|Houston County Courier - Local News
Stories Added - March 9, 2008 - March 16, 2008
Copyright 2008 - Polk County Publishing Company
SFA and CES Collaborate in Science Project
Houston County Courier - March 2008
Dr. Allan Sowards and his colleague Dr. Cheryl Boyett, both professors at Stephen F. Austin University in Nacogdoches, recently began working on a science project with the first through fifth grade students and teachers of Crockett Elementary School.
The project's purpose is to give hands on experience for the youngsters in the lower grades in the area of science, particularly environmental science, and the college professors teach every teacher on the elementary campus to be science teachers.
Since fifth graders are required to take the Science TAKS test, and since Crockett fifth graders have scored below passing on the science portion of the TAKS, which gained Crockett Intermediate School an unsatisfactory rating from Texas Education Agency, school officials and staff contracted with SFA and the two professors mentioned to provide relevant activities so the students will be successful in science.
The project began when Dr. Sowards and Dr. Boyette met with third and fifth graders in building and preparing raised beds for planting after the spring break.
Large rectangular beds were built, newspaper were laid down to prohibit the growth of weeds, and a mulch of leaves, straw, and peat moss, plus other organic material were layered in the bed forms in preparation for planting the seeds.
The first graders will study Frogs and Meal Worms Life Cycle. Collected frog eggs are already fertilized and developing upon arrival, which will allow students to observe frog embryology and development right away. Grass frogs, tadpoles and eggs will arrive on April 21 and will be released into the gardens.
Second graders will study the Butterfly Life Cycle. Students will be able to observe the crysalises being hatched in a butterfly bungalow, a safe environment until their release into a supportive ecosystem.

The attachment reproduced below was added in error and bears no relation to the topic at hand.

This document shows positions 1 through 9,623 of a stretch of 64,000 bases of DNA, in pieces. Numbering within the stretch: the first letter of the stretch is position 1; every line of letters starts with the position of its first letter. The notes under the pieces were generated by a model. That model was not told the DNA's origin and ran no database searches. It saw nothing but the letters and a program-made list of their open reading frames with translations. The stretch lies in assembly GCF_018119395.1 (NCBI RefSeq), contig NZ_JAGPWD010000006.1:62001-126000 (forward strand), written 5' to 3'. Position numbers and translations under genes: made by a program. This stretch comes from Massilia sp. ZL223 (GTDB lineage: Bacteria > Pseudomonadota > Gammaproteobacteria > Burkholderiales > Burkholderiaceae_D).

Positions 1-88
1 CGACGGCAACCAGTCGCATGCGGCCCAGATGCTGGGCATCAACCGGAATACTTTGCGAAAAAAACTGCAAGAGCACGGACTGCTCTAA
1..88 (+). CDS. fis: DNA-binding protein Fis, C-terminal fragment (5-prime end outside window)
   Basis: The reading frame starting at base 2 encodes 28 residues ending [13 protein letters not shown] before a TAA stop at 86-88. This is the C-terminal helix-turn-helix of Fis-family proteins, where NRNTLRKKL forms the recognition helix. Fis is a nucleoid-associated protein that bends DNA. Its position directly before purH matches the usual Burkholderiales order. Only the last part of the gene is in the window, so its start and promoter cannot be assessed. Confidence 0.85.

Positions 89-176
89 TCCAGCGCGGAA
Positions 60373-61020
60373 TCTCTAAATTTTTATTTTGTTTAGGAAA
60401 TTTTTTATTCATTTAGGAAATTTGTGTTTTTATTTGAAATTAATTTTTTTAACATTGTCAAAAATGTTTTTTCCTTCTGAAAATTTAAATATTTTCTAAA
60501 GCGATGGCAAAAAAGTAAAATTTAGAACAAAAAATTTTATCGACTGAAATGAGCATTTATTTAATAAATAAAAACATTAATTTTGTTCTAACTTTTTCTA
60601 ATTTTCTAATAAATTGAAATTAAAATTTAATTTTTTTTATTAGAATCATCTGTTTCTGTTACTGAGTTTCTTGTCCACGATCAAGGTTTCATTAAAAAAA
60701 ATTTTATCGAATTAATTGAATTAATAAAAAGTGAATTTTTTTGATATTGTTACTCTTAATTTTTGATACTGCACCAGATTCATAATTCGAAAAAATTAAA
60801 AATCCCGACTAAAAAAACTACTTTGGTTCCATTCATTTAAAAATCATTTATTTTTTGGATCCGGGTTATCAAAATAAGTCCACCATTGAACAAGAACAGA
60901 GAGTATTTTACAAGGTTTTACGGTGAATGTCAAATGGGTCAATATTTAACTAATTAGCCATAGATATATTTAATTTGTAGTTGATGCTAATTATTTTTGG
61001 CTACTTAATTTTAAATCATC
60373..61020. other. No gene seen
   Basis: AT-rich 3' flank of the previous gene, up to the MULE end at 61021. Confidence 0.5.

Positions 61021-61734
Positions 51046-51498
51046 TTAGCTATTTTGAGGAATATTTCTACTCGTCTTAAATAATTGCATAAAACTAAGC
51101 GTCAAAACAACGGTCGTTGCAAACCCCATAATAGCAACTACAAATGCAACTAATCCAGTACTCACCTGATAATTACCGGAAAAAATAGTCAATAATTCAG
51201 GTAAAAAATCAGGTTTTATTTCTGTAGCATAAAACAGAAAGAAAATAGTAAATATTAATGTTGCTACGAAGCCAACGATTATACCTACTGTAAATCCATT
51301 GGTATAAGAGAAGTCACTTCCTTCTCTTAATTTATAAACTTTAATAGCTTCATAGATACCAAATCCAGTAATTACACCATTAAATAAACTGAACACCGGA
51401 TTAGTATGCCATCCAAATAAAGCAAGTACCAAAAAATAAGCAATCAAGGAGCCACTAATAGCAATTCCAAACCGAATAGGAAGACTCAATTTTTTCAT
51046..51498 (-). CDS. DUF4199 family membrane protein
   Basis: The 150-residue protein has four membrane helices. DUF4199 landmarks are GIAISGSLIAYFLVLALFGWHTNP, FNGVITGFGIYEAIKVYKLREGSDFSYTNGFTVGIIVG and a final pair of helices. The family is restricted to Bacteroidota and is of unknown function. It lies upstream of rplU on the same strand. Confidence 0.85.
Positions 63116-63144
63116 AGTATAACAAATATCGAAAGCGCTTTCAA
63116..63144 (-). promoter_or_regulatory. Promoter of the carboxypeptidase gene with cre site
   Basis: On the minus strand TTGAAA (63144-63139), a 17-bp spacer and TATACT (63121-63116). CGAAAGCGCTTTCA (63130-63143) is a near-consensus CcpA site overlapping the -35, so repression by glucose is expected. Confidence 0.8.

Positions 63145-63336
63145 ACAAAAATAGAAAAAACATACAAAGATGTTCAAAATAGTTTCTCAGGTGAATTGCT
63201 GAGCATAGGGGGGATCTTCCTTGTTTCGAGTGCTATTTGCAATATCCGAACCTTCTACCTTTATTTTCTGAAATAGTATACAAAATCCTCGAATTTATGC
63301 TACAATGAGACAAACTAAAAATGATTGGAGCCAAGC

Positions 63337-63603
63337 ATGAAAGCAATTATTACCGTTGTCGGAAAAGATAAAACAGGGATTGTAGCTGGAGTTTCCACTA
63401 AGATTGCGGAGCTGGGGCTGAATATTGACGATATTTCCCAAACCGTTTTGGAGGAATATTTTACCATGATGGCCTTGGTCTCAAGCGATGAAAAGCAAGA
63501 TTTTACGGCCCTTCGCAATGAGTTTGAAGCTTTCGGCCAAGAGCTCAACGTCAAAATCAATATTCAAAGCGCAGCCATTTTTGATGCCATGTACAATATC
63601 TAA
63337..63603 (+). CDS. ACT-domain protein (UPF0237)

Owl pellets and vegetable garden/composting is the interest level for CES third grade students. The gardens are called "rainbow gardens" because vegetable seeds will be planted representing each color of the rainbow.
These lasagna gardens require no digging. In addition, each third grade garden will have one corner reserved for the Native Americans called the " Three Sisters Garden." Beneficial insects will be released into the vegetable gardens.
Fourth graders will study the life cycles of the Praying Mantise and Ladybug. Caterpillars and Praying Mantis are due to arrive by March 24, and when ready, the beneficial will be loosed into the third grade gardens.
Safe, organic sprays will be developed by the fourth graders with supervision from their teachers. When sprayed on the garden plants, the organic sprays will prevent harmful pests from attacking the flowers and vegetables.
The older students, 5th graders, will establish an ecosystem and plant flower seeds in the raised beds. Once the butterflies are ready, the second graders will release their butterflies into this butterfly garden.
Two large sperically designed compost bins have been ordered for the 3rd and 5th grade gardens. Filled with organic materials and rolled every 5-10 days insures enough compost to manage the raised beds.
There's no mixing and no mess with the Bio-Orbs, which allows for faster decomposition. Rolling movement allows contents to break down aerobically, producing a sweet pleasant aroma. Students will be able to conduct the composting with supervision.
So far, constructing the raised beds and preparing them for planting has been accomplished. Watch for more photos and additional activities in this unique science project to be reported in the Courier.